55% of residential property owners will see an increase on tax bill

Average hike estimated at $181, some up to $600

Slightly more than half of St. Charles Parish residents are expected to see an increase in their projected property tax bill this year.

Parish Tax Assessor Tab Troxler said 10,503 letters are being mailed in coming weeks outlining each property owner’s estimated tax bill, which is intended as a notice until the parish’s millages are finalized.

“Some people will see a higher tax bill than others depending on where they live and on property assessed,” Troxler said. “As an assessor, I’m being mindful of these increases.”

Assessments are also available online, which he said is aimed at promoting transparency.

Some 3,019 properties will see an increase on average of around $238 or more based on the higher assessment. Another 978 properties will see a level or lower tax bill of 5 percent or more, Troxler said.

The parish has about 17,000 residential properties, which Troxler said have been steadily increasing in value and contributing to higher taxes.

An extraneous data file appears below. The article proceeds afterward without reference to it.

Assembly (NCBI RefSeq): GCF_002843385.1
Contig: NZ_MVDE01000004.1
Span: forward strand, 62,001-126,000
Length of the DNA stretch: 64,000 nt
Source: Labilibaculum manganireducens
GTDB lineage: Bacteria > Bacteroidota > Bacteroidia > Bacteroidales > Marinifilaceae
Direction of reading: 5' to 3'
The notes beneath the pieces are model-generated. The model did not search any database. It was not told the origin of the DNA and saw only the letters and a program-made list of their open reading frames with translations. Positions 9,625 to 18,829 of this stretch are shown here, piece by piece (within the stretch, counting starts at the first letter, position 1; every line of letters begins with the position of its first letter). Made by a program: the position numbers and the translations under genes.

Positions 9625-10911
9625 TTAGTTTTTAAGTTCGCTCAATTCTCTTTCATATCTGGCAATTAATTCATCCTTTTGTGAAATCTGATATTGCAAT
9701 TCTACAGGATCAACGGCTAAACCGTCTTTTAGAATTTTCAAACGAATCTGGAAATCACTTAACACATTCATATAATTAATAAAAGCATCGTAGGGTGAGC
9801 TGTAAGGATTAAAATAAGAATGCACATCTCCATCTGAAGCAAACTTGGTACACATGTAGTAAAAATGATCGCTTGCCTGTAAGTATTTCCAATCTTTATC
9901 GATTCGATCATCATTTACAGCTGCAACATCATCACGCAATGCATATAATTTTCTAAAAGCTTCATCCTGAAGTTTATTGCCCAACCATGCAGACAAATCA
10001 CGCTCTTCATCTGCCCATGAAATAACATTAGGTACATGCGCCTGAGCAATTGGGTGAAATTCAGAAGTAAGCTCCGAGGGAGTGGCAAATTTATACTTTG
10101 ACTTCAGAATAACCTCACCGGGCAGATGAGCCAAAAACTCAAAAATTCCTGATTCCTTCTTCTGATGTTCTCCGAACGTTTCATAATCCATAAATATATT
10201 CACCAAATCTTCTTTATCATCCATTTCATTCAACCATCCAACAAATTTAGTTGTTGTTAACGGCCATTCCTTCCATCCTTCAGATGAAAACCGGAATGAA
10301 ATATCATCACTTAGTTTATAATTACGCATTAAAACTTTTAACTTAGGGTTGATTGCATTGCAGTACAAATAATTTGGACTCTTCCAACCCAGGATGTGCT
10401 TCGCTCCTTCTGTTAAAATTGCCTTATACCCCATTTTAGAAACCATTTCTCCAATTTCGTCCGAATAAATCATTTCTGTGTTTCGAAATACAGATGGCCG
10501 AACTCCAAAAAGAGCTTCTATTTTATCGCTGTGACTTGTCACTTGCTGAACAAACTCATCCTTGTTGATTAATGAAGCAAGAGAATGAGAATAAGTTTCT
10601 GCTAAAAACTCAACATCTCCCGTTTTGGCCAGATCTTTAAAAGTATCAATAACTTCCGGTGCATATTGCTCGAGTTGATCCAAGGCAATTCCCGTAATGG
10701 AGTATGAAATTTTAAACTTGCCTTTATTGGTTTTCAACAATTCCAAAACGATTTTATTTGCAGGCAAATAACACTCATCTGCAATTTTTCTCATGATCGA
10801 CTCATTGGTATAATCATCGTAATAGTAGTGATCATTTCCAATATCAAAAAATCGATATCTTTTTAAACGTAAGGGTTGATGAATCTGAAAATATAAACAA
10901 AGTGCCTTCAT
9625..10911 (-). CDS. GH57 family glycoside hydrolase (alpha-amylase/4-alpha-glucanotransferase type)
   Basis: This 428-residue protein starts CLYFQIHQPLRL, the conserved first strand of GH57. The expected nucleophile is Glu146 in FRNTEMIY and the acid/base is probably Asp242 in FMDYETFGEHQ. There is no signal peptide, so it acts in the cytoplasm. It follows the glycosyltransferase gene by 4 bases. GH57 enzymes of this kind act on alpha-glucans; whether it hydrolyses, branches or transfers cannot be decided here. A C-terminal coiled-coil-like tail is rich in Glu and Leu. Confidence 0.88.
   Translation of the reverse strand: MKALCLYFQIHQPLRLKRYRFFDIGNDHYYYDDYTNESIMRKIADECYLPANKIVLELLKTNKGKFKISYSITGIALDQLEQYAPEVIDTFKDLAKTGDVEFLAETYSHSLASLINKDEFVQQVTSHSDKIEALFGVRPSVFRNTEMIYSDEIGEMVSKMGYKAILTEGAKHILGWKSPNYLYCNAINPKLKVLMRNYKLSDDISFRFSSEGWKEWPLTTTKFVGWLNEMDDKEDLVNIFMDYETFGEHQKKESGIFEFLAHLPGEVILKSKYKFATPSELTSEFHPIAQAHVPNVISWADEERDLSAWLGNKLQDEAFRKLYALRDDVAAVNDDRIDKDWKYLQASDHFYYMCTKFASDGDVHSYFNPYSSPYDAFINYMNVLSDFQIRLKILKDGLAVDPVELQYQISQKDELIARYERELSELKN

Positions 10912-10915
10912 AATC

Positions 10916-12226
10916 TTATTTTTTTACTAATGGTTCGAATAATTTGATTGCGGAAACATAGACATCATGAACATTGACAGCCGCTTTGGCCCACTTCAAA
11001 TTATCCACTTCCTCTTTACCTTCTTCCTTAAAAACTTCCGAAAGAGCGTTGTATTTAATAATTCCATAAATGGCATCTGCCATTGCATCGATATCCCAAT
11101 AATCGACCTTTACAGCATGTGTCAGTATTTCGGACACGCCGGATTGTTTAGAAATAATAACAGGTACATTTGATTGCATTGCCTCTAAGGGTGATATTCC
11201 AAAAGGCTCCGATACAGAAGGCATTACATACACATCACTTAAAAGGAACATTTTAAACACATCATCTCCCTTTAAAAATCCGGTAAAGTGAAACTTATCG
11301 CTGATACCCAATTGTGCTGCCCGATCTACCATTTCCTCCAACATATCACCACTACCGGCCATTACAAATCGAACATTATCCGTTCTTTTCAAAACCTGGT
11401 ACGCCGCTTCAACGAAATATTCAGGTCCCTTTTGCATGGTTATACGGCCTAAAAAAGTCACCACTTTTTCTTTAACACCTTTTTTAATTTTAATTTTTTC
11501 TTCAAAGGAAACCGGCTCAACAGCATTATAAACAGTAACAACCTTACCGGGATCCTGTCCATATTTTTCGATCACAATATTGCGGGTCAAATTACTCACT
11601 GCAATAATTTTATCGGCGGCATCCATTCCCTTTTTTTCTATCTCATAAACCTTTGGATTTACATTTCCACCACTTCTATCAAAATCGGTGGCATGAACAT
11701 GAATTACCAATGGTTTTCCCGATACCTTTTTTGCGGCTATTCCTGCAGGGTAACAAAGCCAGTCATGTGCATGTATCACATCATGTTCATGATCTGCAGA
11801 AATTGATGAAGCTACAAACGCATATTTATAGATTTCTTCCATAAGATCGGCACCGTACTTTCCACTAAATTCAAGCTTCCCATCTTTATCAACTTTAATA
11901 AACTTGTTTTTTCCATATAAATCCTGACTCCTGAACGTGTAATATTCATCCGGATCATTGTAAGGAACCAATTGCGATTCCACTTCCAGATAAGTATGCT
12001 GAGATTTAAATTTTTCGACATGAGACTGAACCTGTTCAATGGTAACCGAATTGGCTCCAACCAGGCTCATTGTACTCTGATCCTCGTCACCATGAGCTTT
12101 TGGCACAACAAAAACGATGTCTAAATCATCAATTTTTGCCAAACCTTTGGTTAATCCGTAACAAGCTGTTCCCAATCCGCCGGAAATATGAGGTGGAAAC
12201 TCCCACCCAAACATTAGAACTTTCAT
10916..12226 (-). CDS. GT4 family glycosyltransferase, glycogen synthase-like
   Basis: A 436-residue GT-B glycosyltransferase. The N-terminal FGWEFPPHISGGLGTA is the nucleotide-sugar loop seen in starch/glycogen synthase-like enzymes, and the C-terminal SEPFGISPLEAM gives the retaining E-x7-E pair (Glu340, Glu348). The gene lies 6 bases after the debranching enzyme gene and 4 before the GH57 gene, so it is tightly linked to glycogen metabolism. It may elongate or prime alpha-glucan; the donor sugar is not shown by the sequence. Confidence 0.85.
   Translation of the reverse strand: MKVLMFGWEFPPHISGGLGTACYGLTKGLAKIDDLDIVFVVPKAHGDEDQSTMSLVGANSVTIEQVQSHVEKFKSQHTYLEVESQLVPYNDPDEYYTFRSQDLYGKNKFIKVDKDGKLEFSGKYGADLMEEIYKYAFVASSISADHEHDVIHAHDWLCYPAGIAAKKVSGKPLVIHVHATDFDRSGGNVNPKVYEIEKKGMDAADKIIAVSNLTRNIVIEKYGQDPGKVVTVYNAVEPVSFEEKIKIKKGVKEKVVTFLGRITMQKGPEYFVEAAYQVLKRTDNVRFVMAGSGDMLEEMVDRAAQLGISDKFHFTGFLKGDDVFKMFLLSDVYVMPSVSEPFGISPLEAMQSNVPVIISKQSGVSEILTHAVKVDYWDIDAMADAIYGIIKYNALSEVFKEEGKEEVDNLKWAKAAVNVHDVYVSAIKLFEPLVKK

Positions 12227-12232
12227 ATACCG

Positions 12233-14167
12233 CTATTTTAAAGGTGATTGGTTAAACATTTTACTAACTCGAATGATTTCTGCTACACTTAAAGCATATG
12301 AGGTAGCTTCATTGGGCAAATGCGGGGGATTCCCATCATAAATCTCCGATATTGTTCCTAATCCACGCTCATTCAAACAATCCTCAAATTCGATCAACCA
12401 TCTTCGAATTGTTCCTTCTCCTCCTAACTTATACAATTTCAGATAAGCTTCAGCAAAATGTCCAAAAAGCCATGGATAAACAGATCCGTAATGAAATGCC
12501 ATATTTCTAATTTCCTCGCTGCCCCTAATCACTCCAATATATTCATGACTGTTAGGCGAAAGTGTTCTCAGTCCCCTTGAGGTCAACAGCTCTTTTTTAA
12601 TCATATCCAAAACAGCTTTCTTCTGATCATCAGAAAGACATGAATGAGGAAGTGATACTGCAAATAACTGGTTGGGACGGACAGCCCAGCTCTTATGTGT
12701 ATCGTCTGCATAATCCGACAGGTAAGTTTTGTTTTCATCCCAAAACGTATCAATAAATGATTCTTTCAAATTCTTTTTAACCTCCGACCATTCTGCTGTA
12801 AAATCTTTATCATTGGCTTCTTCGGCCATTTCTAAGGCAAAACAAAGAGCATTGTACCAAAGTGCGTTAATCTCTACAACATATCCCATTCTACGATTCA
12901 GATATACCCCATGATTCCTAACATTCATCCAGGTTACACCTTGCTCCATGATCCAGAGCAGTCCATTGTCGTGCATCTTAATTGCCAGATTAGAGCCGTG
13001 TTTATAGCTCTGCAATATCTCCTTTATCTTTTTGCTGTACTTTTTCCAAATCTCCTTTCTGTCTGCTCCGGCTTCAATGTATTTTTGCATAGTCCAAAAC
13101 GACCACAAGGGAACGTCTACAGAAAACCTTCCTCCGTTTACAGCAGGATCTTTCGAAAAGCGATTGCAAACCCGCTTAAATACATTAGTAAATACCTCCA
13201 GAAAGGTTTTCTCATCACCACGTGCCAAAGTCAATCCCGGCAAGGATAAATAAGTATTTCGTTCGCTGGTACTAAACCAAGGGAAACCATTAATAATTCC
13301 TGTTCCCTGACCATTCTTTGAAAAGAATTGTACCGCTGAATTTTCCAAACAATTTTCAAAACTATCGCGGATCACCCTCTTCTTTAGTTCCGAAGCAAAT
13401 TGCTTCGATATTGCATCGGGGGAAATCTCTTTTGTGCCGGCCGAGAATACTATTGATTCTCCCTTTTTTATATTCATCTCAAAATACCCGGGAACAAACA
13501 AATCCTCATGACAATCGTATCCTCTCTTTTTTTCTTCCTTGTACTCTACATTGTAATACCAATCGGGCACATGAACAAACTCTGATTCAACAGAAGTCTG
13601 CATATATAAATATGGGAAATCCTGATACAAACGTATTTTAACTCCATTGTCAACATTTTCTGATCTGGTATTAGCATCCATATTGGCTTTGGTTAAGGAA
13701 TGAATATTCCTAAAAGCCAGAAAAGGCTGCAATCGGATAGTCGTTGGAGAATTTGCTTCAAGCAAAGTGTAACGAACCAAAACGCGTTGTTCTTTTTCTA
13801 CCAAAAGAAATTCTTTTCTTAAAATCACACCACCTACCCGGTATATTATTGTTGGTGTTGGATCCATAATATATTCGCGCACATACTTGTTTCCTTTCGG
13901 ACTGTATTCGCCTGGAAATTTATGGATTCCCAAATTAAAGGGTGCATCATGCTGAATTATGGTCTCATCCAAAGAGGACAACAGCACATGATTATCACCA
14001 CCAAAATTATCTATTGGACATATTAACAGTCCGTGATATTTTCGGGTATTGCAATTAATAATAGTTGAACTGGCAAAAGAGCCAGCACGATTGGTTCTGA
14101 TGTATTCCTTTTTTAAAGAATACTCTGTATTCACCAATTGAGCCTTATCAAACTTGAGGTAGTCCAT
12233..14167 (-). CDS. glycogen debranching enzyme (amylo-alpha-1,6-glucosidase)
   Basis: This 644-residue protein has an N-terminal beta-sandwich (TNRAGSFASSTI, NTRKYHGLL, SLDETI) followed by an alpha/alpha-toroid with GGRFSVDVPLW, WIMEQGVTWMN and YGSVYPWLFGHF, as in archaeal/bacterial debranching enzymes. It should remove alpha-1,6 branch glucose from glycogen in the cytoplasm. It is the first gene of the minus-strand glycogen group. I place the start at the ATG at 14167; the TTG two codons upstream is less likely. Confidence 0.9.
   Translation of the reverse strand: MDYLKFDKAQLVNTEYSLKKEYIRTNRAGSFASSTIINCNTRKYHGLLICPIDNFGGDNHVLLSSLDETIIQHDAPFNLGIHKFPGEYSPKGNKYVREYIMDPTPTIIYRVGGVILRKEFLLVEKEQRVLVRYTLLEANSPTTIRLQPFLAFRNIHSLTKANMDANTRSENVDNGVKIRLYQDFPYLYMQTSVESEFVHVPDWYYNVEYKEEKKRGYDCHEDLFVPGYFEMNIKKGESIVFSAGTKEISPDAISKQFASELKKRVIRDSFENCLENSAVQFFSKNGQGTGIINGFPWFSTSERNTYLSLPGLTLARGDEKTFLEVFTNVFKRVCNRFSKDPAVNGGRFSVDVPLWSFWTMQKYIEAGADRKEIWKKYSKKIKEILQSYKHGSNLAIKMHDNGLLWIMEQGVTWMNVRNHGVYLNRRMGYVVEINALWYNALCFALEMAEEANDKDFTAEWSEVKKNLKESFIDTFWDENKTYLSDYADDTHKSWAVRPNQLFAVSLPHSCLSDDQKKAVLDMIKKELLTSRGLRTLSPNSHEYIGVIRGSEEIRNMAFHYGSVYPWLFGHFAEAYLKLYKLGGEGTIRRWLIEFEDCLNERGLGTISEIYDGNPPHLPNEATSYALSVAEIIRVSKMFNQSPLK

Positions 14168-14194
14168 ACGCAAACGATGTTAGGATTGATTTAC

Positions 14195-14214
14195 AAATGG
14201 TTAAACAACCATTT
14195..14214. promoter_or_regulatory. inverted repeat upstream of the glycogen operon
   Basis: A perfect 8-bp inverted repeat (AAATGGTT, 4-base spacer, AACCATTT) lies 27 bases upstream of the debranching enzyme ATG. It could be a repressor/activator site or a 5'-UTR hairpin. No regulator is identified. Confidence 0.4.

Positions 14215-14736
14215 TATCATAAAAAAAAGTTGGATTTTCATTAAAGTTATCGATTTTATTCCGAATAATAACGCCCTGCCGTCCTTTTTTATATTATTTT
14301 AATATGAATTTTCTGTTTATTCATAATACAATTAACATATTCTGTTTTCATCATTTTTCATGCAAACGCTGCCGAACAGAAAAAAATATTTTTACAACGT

“We have seen values increase in the parish,” he said, a trend he has observed since Hurricane Katrina’s devastation left the entire state in recovery.

Residential property tax is reassessed every four years in Louisiana as opposed to commercial property, which is done every year.

When residents receive these notices, they will see a bill based on 2015 tax rates because the parish millage rates, such as those collected for public safety, are still being determined.

The Parish Council’s millage meeting is 6 p.m. Aug. 6 in the St. Charles Parish Council Chambers.

Troxler said each notice will include a cover sheet with the estimated yearly tax amount and a second sheet itemizing the property owner’s land, building, homestead exemption, personal property and fair market value.

Overall, the tax assessor emphasized for the first time for the parish that higher taxes do not mean more revenue because of other declining revenue sources, including the inventory tax.

While companies are storing more oil, Troxler said it’s worth less because of lower oil prices and is generating less tax revenue.

Troxler attributed some of the changes to modernization of the office’s assessment method called “computer aided mass appraisal,” which is new software aimed at making assessments more accurate, fair and uniform by area. The software, which gathers sales prices, price comparatives and other market indicators, assesses the figures and offers recommendations on an assessment.


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